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Sequester reprieve: Congress approves restoring tuition program for troops
The House on Thursday approved a continuing resolution that would fund the Pentagon through the rest of the current fiscal year and reverse the services’ suspension of the benefit. The Senate passed the continuing resolution Wednesday.
The funding measure now awaits President Obama’s signature.
“It’s great news. I thought it was kind of a heavy-handed approach to take, suspending it instead of just streamlining it. I’m glad they’re taking a harder look at it,” said Air Force Tech Sgt. Nicholas Kurtz, who has used about $10,000 in tuition assistance to earn an associate degree and work toward a bachelor’s degree.
The suspension of the tuition-assistance program had evoked an outcry from active duty troops who were taking classes in their off-time to earn college degrees.
Tuition assistance provided troops with $250 per class credit, which was critical for service members who had used their GI Bill benefits, or were planning to save them for after their retirement from the military or for their relatives.
The services had suspended the program to help cut $46 billion from the Pentagon’s budget by Sept. 30 and $500 billion over the next decade under the automatic spending cuts that began March 1.
“To be completely honest, I was a little bit shocked they would take something away from us that was so important in our career plan outside of the military,” Marine Pvt. Amanda Hosford said earlier this week. “I just couldn’t believe it. I was furious, actually, because that had been cut when we worked so hard for that.”
It is not clear when tuition assistance would be reinstated.
The continuing resolution requires the services to continue tuition assistance for the remainder of the fiscal year, which ends Sept. 30. It is unclear when tuition assistance would be reinstated permanently, or be extended beyond fiscal 2013.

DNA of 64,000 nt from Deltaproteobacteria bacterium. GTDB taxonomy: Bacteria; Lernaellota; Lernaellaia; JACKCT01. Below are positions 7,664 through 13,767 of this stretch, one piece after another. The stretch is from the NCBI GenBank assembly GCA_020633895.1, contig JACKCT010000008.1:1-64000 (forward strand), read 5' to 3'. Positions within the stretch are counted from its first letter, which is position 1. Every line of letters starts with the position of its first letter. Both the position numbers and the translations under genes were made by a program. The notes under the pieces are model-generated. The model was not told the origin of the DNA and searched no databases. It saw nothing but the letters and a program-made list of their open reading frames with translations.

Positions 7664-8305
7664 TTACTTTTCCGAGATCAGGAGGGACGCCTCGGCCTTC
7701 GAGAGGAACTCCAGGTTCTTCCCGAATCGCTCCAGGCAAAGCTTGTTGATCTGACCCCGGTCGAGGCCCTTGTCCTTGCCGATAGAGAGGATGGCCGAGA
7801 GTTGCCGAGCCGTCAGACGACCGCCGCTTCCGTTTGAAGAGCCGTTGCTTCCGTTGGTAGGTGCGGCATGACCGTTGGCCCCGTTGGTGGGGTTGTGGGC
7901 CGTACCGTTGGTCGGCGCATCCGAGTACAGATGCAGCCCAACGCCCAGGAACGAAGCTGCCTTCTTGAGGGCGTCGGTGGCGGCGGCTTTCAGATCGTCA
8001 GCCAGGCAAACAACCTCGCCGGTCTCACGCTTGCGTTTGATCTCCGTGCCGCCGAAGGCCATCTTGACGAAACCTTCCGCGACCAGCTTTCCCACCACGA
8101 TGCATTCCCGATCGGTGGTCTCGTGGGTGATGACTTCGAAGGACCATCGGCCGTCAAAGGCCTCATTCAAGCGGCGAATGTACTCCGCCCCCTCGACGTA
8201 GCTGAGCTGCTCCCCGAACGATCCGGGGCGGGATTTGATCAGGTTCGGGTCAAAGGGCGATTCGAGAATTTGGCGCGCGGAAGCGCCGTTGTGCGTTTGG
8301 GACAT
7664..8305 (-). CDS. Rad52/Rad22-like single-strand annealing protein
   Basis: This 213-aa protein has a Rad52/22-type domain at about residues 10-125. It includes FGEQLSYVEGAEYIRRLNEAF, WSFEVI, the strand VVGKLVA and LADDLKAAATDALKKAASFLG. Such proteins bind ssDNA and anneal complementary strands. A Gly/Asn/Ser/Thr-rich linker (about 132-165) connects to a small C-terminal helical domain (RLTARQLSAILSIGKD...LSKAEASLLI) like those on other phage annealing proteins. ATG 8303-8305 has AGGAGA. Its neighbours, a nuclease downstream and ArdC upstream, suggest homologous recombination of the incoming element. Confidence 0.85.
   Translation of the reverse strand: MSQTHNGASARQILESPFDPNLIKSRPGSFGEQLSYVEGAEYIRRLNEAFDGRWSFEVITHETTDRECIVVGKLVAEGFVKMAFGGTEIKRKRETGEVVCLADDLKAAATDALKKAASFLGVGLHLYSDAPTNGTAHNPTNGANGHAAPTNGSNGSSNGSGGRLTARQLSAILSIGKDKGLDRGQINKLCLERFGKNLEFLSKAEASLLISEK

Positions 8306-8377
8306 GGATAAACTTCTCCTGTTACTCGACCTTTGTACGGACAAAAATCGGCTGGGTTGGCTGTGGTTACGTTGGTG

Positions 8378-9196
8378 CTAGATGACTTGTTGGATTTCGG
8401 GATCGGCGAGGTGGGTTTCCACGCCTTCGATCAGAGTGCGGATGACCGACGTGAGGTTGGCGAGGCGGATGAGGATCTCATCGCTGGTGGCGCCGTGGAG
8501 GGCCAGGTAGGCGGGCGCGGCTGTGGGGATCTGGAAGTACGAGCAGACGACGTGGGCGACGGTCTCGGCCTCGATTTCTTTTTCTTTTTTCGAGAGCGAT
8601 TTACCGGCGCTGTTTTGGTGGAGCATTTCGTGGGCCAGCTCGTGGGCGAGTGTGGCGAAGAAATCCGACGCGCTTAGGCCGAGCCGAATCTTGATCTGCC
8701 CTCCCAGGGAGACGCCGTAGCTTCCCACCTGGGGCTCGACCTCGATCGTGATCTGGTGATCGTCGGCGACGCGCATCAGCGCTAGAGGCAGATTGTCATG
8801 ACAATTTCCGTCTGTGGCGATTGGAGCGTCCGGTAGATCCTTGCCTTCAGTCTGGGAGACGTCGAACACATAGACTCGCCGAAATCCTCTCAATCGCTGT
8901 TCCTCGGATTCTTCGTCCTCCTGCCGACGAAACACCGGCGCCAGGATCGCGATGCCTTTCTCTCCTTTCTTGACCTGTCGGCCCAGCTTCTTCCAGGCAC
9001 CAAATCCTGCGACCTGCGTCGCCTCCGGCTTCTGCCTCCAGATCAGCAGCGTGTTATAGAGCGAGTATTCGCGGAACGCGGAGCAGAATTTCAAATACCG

The Pentagon had been operating under a continuing resolution that held its spending to 2012 levels. The new resolution provides more flexibility to shift money between accounts and mitigate some of the effects of the automatic spending cuts called sequestration.
“We welcome an end to managing under a continuing resolution,” Army Lt. Col. Elizabeth Robbins, a Pentagon spokeswoman, said Thursday. “That said, we are still operating under sequestration and with the lower funding levels that are required by the Budget Control Act.”
The services are awaiting guidance from the defense secretary on how to proceed if the bill is signed into law.
“The legislation is still pending until the budget is signed by the president,” said Marine Corps spokeswoman Heather Hagan. “A Marine administrative message with further guidance on the tuition assistance will be published, which will include an effective date. Until that time, [tuition-assistance] requests will not be processed.”
The decision to restore tuition assistance comes a little late for some service members who did not register for spring classes after the program was suspended earlier this month.
“It’s nice if it does come back, but it’s a little late,” Marine Lance Cpl. Kayla Miller said earlier this week.
One class away from obtaining her associate degree, Cpl. Miller had planned to register for a biology class but didn’t when tuition assistance was canceled.
Now it’s too late to register for the course, which would have cost more than $600, she said. “For me, it doesn’t mean much until the summertime. Why couldn’t this happen sooner?”
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About the Author
Kristina Wong is a national security reporter for The Washington Times, covering defense, foreign policy and intelligence affairs. She can be reached at firstname.lastname@example.org.
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